Smart Tools: For evaluating information projects, products and services

Produced by CTA, KIT, IICD. 2nd (2009) edition

PDF version available online

“About the Toolkit

The Smart Toolkit focuses on the evaluation of information projects, products and services from a learning perspective. It looks at evaluation within the context of the overall project cycle, from project planning and implementation to monitoring, evaluation and impact assessment, and then at the evaluation process itself, the tools involved and examples of their application.The theme running throughout the toolkit is:

Participatory evaluation for learning and impact

The emphasis is on internal evaluation – or ‘self-evaluation’ – rather than external evaluation. Internal evaluation contributes to organisational learning and represents a significant shift from traditional evaluation, which has tended to be donor-driven to meet the demand for accountability and compliance. If evaluation is to achieve its ultimate objectives of enhancing learning and demonstrating impact, it needs to be applied with confidence in a systematic and coherent way.

Why ‘smart’?

In 2001, a group of information practitioners from various development agencies, led by CTA, KIT and IICD, began working together to produce a manual that would support self-evaluation by information practitioners. At their first meeting the word ‘smart’ was chosen to emphasise ‘best practice’ and as an oblique reference to the SMART indicators (specific, measurable, achievable, realistic, time-bound) common in evaluation literature.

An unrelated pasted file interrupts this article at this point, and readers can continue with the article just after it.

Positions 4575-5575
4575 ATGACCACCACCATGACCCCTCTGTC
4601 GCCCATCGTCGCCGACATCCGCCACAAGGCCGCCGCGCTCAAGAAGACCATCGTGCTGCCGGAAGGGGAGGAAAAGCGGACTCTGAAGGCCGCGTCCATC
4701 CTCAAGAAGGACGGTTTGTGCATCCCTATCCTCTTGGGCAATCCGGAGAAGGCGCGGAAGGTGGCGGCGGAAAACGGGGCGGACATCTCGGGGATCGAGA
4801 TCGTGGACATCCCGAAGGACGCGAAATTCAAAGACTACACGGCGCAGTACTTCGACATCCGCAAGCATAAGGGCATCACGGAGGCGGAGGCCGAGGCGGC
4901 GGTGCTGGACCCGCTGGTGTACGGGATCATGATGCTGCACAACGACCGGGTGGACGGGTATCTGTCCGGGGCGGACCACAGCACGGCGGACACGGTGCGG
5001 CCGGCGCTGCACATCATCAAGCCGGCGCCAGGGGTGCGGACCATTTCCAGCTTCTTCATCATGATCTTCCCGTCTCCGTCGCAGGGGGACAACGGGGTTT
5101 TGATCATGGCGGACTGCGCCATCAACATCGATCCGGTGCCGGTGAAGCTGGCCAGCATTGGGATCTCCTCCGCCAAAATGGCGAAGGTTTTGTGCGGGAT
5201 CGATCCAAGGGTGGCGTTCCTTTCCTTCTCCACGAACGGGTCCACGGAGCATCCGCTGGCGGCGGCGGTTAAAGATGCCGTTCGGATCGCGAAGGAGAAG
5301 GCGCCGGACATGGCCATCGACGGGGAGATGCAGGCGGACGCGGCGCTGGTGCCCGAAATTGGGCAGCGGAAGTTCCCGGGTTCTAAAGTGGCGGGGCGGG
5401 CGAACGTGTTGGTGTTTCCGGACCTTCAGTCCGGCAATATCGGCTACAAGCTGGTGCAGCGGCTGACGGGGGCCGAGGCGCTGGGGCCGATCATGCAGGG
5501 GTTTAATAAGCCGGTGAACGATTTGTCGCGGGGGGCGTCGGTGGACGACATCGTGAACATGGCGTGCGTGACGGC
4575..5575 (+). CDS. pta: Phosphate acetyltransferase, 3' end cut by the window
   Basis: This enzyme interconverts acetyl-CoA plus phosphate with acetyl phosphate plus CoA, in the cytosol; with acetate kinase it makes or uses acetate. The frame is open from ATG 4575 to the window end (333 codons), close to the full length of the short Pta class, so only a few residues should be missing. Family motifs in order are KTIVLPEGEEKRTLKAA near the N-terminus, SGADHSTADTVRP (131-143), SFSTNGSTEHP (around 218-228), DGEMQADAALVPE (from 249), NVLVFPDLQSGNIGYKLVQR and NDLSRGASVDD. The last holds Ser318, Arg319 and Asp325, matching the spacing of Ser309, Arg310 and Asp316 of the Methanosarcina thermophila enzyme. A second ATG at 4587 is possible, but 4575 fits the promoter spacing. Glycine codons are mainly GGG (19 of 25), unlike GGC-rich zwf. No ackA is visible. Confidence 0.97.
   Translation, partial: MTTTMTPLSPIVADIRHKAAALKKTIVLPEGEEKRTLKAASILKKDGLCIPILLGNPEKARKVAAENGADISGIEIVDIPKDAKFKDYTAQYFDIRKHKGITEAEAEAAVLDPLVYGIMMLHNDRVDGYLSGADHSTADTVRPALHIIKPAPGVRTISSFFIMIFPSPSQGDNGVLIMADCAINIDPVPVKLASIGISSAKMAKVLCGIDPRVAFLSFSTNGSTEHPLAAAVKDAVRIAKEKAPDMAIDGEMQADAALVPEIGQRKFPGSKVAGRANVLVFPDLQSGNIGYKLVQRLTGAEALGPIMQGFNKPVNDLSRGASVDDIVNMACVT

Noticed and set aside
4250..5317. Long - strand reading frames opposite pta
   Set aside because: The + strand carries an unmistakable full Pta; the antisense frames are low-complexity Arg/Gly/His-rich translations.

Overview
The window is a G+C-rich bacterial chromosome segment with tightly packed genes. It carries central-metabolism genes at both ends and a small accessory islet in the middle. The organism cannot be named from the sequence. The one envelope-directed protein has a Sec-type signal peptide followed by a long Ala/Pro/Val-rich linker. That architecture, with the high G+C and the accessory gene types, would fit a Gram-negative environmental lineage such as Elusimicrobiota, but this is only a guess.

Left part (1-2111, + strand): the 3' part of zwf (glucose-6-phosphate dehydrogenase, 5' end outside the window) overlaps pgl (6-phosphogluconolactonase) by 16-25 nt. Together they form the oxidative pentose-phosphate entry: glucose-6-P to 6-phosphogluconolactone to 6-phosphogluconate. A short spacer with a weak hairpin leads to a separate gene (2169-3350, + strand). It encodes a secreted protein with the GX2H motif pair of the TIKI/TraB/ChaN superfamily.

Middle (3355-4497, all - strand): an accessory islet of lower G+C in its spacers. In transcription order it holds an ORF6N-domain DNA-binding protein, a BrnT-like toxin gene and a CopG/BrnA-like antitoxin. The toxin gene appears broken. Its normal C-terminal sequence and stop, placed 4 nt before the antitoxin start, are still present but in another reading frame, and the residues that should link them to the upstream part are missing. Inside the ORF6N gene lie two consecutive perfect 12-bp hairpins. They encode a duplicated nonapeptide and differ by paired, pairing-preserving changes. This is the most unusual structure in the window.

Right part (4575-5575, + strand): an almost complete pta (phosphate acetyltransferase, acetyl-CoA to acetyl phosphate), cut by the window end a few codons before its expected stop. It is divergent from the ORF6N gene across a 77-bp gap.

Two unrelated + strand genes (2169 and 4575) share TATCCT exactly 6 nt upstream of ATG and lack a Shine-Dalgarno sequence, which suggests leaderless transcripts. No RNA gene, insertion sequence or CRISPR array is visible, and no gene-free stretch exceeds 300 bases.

Who is the toolkit for?

The Smart Toolkit is aimed primarily at information practitioners in development organisations, particularly those working at grassroots level, who are involved in planning and managing information-related projects and generating new knowledge and key lessons from them. Many of these people would readily acknowledge that not only are they ‘non-experts’ in evaluation, but also that they lack the basics in how to evaluate information-related projects.

The field of information and communication management (ICM) has become central to much development thinking, boosted by the huge growth in information and communication technologies (ICTs) in recent years and the potential that ICTs have for development. But there is a noticeable gap in the literature when it comes to identifying evaluation methods and tools that can be applied specifically and successfully to information-related projects.The toolkit seeks to fill this gap to some extent and to encourage practitioners to contribute to this effort.

The toolkit should also prove useful for development project managers in general, as well as for funding agencies and other stakeholders in the production and delivery of information products and services.

Who should read this book, and why

  • Are you managing an information project, product or service, such as a library, newsletter, rural radio, training workshop or website?
  • Do you prepare information products and services for the wider public?
  • Are you in the business of disseminating information?
  • Are you an evaluator who has been challenged to evaluate information projects, products or services?
  • Do you ever wonder what more you could be doing to meet the needs of your target groups, and whether or not you’re providing them with the ‘right’ information?
  • Have you ever wondered:

-why your researchers and scientists don’t have access to up-to-date credible information?
-why many of the reports prepared by government ministries and research institutions never find their way to the libraries?
-how you could get more people to use your information services?
-why your website doesn’t provide the information it should?
-why you can’t find the information when you need it?

If you have answered ‘yes’ to some of these questions, then this toolkit is for you.”


This site uses Akismet to reduce spam. Learn how your comment data is processed.

%d bloggers like this: